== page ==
Sunday 30 December 2018

The Metaphorical Boat's Top Songs of 2018 - 5-2

We're tantalisingly close to finding out what The Metaphorical Boat's Top Song of 2018, but before we do, let us look at the songs that just missed out on the top spot - 

5. The Presets - 14U+14ME

Although the music of Australian duo The Presets helped to formulate my own musical tastes back in 2008 with songs like "Talk Like That" and "This Boy's In Love", in the intervening years I haven't listened to them that much. Until this year that is, when I heard their single "14U+14ME" (pronounced "one for you and one for me, confusingly enough), and fell back in love with them for a second time. It's an heavy electronic track that hooks you in from the moment the beat drops 62 seconds in, and doesn't let up the rest of the song.

4. Confidence Man - Don't You Know I'm in a Band 

The Australian group make a 2nd appearance in this year's countdown with "Don't You Know I'm In a Band". The song sees Sugar Bones take a rare step up to lead vocals, and is filled with the same playful vibes and cut & paste pop that the band have become known for, with lyrics skewing the stereotype of what life as a high-flying musician is like.

3. Ciara O'Neill - Dreamer 

The song "Dreamer" by Ciara O'Neill, which listeners to The Metaphorical Boat podcast will undoubtedly know, was inspired by a Sylvia Plath short story from the collection "Johnny Panic & The Bible of Dreams", which is about a woman who is consumed by her inability to share the vivid dreams of her husband.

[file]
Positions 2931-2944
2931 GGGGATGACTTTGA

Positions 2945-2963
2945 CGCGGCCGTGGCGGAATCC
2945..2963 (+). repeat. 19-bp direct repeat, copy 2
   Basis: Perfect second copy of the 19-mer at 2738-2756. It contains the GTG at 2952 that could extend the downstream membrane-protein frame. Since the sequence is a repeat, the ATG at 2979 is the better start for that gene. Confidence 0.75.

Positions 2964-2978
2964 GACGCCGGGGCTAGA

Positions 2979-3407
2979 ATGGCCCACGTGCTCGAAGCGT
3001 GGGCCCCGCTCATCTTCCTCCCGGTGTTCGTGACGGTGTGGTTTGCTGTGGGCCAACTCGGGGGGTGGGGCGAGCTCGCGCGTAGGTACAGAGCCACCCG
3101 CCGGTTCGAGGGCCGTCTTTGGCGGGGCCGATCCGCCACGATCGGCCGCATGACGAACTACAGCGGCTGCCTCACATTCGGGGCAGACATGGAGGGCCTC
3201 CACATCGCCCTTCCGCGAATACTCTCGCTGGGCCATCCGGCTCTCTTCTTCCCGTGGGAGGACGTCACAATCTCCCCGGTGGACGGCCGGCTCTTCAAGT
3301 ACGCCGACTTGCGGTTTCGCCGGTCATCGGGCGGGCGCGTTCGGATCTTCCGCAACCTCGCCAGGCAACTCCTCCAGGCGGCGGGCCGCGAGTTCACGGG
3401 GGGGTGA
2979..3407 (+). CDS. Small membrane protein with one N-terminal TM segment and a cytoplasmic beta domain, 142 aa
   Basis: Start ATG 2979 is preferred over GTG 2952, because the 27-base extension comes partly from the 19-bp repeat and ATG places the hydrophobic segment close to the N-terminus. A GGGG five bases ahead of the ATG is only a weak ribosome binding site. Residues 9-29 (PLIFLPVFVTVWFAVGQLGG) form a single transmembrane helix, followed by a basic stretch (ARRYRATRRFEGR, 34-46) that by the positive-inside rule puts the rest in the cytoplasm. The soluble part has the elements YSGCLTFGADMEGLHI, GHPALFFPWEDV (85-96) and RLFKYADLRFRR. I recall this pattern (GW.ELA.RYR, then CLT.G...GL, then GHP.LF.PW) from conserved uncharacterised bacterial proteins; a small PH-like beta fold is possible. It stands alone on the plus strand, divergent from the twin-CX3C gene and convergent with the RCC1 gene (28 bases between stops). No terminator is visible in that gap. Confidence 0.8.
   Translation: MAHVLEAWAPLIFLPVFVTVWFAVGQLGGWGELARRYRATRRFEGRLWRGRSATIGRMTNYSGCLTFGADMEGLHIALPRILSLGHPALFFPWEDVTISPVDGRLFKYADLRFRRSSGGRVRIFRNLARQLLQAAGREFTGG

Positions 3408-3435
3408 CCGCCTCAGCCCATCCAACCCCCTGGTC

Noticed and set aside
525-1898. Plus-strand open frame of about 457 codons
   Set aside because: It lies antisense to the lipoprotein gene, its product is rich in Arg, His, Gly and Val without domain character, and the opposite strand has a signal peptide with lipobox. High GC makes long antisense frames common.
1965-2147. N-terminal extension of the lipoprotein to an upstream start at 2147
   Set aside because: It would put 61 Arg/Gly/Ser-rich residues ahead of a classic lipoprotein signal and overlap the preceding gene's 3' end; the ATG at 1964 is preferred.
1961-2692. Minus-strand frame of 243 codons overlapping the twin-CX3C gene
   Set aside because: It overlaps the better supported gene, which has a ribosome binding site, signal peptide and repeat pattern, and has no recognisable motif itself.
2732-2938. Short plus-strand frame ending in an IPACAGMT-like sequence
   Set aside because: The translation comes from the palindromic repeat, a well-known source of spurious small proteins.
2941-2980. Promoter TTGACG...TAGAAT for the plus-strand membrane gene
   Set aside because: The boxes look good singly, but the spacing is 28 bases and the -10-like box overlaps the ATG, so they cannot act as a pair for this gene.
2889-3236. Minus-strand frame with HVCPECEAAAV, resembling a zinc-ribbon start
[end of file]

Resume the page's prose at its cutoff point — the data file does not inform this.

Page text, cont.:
It a a song that I've heard Ciara play live for a few years, although it wasn't until this year that we got a studio recording of it, and boy, it was worth the wait. The string-swept dark folk song got right under my skin, and stayed with me throughout the year. It's the only song released this that brought me to tears. And I don't have tear ducts.

2. Brand New Friend - Girl 

"Girl" by Brand New Friend is the kind of song that doesn't mess around, and doesn't have a bit of fat on it at all. In less than two minutes, we get two verses, two choruses, a guitar solo, and then both the verse and chorus simultaneously. It is an infectious slice of youthful pop-punk that never outstays its welcome.

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